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Korean company develops device that can diagnose cancer with just a drop of blood

  • Seoul-based company BBB said they have developed a ‘sensor-equipped portable device’ that can examine a droplet of blood to detect cancer signals
  • The product, named MarkB, is slated to hit the Korean market by the end of this year

To diagnose cancer, doctors use a bunch of examinations like an MRI, a CT scan or other laboratory tests, such as an analysis of your urine or a biopsy of a suspicious area, to help guide the diagnosis.

With the exception of blood cancers, blood tests generally can’t absolutely tell whether you have cancer or some other noncancerous condition, but they can give your doctor clues about what’s going on inside your body. These tests or procedures are only conducted at the hospital setting.

But what if similar cancer diagnostics procedures could be achieved in the comfort of your home?

This could be possible by using a portable blood testing device developed by South Korean health care technology startup BBB.

Founded in 2014, Seoul-based company BBB said they have developed a ‘sensor-equipped portable device’ named MarkB that can examine a droplet of blood to detect cancer signals, according to report by Korean Herald.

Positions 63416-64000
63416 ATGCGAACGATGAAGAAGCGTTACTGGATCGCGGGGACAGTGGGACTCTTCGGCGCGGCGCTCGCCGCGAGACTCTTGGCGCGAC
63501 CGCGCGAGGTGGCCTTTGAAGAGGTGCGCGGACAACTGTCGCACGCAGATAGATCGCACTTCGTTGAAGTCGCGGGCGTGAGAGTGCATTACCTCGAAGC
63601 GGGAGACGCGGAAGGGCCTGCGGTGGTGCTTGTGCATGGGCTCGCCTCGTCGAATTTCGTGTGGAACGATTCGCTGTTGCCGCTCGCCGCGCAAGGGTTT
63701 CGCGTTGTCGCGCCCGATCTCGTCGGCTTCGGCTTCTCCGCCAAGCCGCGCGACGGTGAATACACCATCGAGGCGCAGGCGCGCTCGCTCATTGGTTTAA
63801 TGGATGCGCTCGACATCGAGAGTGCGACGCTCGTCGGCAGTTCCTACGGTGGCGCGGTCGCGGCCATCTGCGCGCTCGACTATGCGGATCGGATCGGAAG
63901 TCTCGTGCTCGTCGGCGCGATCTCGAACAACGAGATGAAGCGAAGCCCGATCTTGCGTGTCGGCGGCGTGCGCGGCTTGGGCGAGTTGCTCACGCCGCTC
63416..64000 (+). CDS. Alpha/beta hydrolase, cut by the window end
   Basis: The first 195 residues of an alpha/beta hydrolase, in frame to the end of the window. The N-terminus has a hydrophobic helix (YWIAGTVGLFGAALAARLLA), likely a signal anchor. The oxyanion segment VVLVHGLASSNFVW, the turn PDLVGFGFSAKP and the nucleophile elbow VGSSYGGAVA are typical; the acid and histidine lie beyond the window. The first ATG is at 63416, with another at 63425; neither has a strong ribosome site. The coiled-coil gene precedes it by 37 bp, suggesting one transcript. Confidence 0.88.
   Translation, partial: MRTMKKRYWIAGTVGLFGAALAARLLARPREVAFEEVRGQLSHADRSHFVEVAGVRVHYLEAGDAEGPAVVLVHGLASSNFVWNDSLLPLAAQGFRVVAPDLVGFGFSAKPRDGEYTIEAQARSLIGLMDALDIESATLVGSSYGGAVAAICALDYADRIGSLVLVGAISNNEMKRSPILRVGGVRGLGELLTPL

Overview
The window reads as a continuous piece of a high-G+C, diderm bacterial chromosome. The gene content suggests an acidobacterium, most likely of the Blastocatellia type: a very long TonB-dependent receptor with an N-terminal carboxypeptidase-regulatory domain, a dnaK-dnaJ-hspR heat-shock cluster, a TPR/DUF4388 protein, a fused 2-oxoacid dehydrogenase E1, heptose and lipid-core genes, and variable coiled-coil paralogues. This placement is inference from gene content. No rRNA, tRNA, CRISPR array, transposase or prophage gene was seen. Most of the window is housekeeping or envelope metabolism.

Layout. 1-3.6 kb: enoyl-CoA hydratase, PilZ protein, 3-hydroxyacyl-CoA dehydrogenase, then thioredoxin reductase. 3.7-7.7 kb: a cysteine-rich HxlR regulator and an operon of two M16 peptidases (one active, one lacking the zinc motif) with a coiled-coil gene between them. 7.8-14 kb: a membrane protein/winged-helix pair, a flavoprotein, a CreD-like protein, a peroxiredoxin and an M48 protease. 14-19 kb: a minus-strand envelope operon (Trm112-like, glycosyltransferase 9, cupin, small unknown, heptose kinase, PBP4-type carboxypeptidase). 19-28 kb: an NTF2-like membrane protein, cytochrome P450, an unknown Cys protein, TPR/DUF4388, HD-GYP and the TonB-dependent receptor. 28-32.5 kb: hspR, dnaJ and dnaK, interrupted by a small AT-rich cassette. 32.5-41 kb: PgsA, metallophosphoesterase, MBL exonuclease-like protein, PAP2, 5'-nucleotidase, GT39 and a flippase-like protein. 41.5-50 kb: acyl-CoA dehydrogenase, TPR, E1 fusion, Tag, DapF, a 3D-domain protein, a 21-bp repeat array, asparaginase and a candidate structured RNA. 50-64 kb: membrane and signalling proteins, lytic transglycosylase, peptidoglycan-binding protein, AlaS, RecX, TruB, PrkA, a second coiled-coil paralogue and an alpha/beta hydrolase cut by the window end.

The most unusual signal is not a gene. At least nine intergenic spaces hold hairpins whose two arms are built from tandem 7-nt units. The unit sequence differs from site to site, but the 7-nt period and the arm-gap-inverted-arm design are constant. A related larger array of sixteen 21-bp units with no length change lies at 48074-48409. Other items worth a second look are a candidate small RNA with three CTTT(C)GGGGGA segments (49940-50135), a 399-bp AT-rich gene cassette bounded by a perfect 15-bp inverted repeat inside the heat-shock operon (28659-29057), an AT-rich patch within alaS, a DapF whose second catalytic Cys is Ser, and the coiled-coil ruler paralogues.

According to BBB founder and CEO Choi Jae-kyu, the firm has positioned MarkB as a prognosis device. It is intended for use by post-surgery cancer patients required to undergo routine checkups every three to six months.

Though patients would still have to go to the hospital for imaging-based examinations, they could conduct blood tests in the convenience of their homes.

“With good references, we want to be able to position the device as a cancer prevention tool for use by any interested individual,” said Choi

MarkB is easy to use. It works just like random blood sugar kits. The user simply needs to prick a fingertip with a needle and dab the blood onto a testing strip.

The device needs only 30 microliters of blood to perform the blood test that makes use of two techniques: one separates out plasma from the red blood cells and the second one separates out cancer-derived proteins with electromagnetic waves.

MarkB is reportedly hitting the Korean market by the end of 2018.